The Mistreatment of Mr. Saddlebags

The Rise for Animals Team, April 12, 2024

You may know that hamsters—adorable, willful, intelligent rodents with iconic cheeks, for which their Arabic name loosely translates to “Mister Saddlebags”—are one of Americans’ most popular companion animals. 

You may not know, however, that the history of human-hamster interactions can be traced back to the field of animal research. 

The saga begins with Israel Aharoni, a Jerusalem professor who sought to locate wild Syrian hamsters in a search for “a better hamster species for medical research”. Chinese hamsters were already being exploited in laboratories (and had been since at least 1919), but they were not breeding “successfully” enough in captivity for the likes of the researchers. In 1930, Aharoni hired a team to help him locate and capture the elusive Syrian hamster and, after digging eight feet down into the earth, located a mother and her litter. The team killed the mother by forcing her into a jar of cyanide and kidnapped the babies, using them to “found a breeding colony for research” and kickstart the hamster “pet industry”—these youngsters’ inbred offspring were transported around the world.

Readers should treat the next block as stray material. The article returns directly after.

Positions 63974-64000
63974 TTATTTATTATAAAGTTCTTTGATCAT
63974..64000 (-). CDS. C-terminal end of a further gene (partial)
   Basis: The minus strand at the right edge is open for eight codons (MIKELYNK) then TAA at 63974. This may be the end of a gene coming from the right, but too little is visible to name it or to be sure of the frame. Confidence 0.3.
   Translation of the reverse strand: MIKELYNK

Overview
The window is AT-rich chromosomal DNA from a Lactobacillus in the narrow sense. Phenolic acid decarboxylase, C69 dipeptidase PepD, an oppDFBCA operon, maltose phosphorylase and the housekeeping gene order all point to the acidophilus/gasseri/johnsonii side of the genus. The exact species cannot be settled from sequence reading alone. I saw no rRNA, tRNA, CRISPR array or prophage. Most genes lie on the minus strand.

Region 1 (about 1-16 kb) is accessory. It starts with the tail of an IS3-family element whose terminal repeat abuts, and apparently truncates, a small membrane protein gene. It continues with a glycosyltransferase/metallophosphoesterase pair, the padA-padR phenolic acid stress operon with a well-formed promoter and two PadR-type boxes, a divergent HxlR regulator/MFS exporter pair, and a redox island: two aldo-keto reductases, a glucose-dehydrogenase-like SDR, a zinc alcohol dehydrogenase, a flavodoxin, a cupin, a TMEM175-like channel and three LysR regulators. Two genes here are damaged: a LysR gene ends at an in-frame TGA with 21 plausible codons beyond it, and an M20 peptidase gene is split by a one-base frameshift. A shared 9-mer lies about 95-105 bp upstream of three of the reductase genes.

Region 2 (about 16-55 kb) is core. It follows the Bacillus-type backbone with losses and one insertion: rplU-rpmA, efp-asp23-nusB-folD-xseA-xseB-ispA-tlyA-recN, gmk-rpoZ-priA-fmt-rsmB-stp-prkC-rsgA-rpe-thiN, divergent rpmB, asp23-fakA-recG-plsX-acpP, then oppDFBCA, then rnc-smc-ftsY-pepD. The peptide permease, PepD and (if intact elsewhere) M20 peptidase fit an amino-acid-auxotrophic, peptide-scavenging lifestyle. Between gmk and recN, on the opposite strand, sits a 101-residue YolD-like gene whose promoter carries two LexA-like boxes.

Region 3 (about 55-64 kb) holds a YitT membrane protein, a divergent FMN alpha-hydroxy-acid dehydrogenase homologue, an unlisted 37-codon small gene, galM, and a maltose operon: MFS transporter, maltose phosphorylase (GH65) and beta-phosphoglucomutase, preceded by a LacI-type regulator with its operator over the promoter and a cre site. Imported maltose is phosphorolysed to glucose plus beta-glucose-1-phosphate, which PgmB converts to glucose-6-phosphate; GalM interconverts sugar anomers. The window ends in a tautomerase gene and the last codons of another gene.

Today, the Syrian hamster remains the most common hamster in the world, and hamsters remain one of the most exploited nonhuman animals for basic and biomedical research in the U.S.

U.S. labs reported exploiting 95,867 hamsters in 2023.

It is particularly disturbing to consider that one of the most foundational harms caused to hamsters by human commodification—the myriad health problems resulting from forced inbreeding—has made them even more likely to be exploited by researchers. For example, forced inbreeding by humans has resulted in harmful changes to many laboratory hamsters’ hearts and, resultantly, their widespread use as “models” for human heart disease. As with all nonhuman animal research, however, these sentient beings continue to suffer and die while human health remains unimproved . . . indeed, heart disease persists as a primary killer of humans in the U.S.

Hamsters are not “models” for humans, but they are like us in all ways that matter.

Hamsters are sentient beings who, just like humans, build homes with separate areas for eating and sleeping, recognize their family members even after years of separation, display spatial intelligence and a visual memory, and experience a “runner’s high” while booking it! 

And, just like humans, they should have the right not to be used as a means to someone else’s ends.

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